Ahla wa sahla a Souriya. Most days, I sit down to write, and words pour out of me like water. As I sit here writing this, my thoughts are so jumbled, it’s hard to even know where to start.
Maybe I should start by saying, “ahla wa sahla a Souriya” which means “welcome to Syria.” Maybe I should start with “nishkar Allah”, which means “thank God.” I’m not entirely sure how many times I’ve said “nishkar Allah” since I’ve been here. I’ve been thinking, “thank God I’m here, thank God I made it, thank God I still have a country and family to come home to.” Nishkar Allah.
As I approached the village last Saturday night, I started crying tears of relief and joy. Maybe mostly relief, truth be told. For eight years, I wondered and worried if I’d ever see my family again. I saw terrible things happen to people on the news, and lay awake at night, praying to God they wouldn’t happen to my brother or sister, their children, or grandchildren. And finally, I was here, rounding the corner, turning onto the street where my brother lives.
My driver said, “don’t cry, be happy. You’re here! Your family will be upset if they see you crying.” I got out of the car and saw my sister-in-law, Nadia, first. We started hugging and kissing and I started sobbing. Sorry folks. Full-on wrenching sobs.
First Nadia, then my niece, Shereen, my nephew, Shadi, and his wife, Rihab, my nephew, Danny, and finally, my brother, Zouzou. I tried so hard not to cry too much, especially all over my brother. He’s not super fond of overwrought emotion. When I finally stopped crying, I explained how relieved I felt. Oh, thank God, nishkar Allah, I finally made it.
That last five days have been filled with laughter, music, good food, and talking, talking, talking. If there’s one thing our people are good at (there are many things), it’s talking. The cool thing is though, we’re also really good at just sitting around together, not-talking, too. But ok, seriously, we’ve mostly been talking. We talk about everything. My brother has a veritable zoo now – a rooster, chickens, baby chicks, two geese, and a duck. Also, more traditionally, a dog. He has a large garden filled with fruits and vegetables. Then, there’s the weather. It’s been unusually cool and cloudy. This is the reason why it’s been a bad year for fruit. There has been much conversation about the bad fruit year. It’s disappointing in general, because the figs and grapes are shriveling on the trees and vines, but it’s specifically bad for the olives because that is the big money crop. There will be olives to press for olive oil this year, but no olives for eating.
Another popular topic is “who is coming to the village and when are they arriving?” It goes something like this:
“Look, they’re cleaning Zakhour’s house.”
“Yeah, he’s arriving tomorrow.”
“Is his wife coming with him? How about the kids?”
“His wife is with him, I heard the two younger kids are too, but his oldest is coming next week.”
“Really? Hey, did I hear he’s getting married?”
“Yeah, he took a girl (took means “chose”) from Zweitini (a nearby village).”
“Oh yeah, min bayt meen?” (“from who’s house?” which means from whose family.)
“Min bayt Azar (the family name). You know Ibn Moussa (that’s “Moussa’s son”)?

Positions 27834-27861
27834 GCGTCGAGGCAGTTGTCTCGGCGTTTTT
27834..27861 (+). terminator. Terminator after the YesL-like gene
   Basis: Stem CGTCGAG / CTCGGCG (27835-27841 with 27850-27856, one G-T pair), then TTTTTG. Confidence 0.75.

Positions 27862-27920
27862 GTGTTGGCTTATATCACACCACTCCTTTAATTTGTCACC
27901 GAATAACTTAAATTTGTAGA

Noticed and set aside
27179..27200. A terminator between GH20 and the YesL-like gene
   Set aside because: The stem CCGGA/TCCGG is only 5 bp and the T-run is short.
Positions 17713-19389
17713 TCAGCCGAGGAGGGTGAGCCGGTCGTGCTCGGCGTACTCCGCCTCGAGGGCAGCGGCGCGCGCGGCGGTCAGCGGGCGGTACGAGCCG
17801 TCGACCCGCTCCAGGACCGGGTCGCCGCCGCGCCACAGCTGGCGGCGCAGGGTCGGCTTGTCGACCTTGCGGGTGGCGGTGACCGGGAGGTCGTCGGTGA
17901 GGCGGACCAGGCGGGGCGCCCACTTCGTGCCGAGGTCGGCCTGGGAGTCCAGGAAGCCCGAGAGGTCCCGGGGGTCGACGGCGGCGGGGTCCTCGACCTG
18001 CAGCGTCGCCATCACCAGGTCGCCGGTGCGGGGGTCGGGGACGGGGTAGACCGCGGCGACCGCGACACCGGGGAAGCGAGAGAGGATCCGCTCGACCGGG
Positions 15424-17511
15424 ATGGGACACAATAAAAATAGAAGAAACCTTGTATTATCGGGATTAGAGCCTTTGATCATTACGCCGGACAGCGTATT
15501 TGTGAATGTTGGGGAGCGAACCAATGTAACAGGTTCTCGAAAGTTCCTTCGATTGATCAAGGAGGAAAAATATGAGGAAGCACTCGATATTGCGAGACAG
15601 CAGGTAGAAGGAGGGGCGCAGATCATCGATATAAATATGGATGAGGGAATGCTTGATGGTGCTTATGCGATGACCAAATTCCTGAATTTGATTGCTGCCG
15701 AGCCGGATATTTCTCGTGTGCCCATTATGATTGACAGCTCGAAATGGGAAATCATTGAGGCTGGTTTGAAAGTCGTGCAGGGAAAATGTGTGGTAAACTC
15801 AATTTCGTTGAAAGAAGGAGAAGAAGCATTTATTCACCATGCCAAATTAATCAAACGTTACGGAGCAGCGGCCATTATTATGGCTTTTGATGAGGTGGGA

“Ibn Moussa? Yeah, I went to school with his wife.”
(I just read this conversation to my sister and she said, “ibn Moussa? From Zweitini? Meen ibn Moussa min Zweitini?” and I’m laughing my ass off! So, I explained to her I’m just making up names to give you all an example of our conversations.) Seriously though, this type of conversation is repeated over and over throughout Syria, every day. For real, Syria is a place you can go where “everybody knows your name.”
In addition to all these lively conversations, there’s “mut-tea” (yerba mate), tea, and coffee to drink; fruit, nuts, and seeds to snack on; and of course, cigarettes and argheeli (hookah) to smoke. When my brother told me he stopped smoking after his angioplasty last year, I told him, “bravo alaik (good for you)!” I just asked my sister-in-law about his surgery and she said so many men have had heart problems since the war. “It’s the stress,” I said. “Taba-aan.” (of course), she replied.
Life is basically, pretty normal here now. Some things are worse, some things are better, and some have stayed the same. What’s worse? People are scared. I started to write, “more” scared, but then I realized that doesn’t work. Why not? Because it implies people were somewhat scared before the war, and then their fear level increased. This is inaccurate.
Before the war, there was no fear level. I know that sounds crazy, but it’s true. People didn’t worry about their personal safety before the war. In the village, the worry is pretty much gone. It went away about three years ago when the fighters holed up in the nearby castle (yes, I wrote “castle”) were defeated by the army. I would say that for our village and the surrounding area, it marked the point where life began to return to normal.
These days, children go down to the school yard every evening (called the “naadi”) and play with each other. Kids as young as four or five all the way through high school hang out there from about 5 p.m. to 11 p.m. Kids go by themselves in groups and are unsupervised. People also feel free to travel from village to village in the dark now. This is a return to normalcy. Nishkar Allah.
Next up: My family. You can read all about my brother’s family here: Syria Today – Part II My Family (well, half of it) and my sister’s family here: Syria Today – Part III My Family (the other half of it).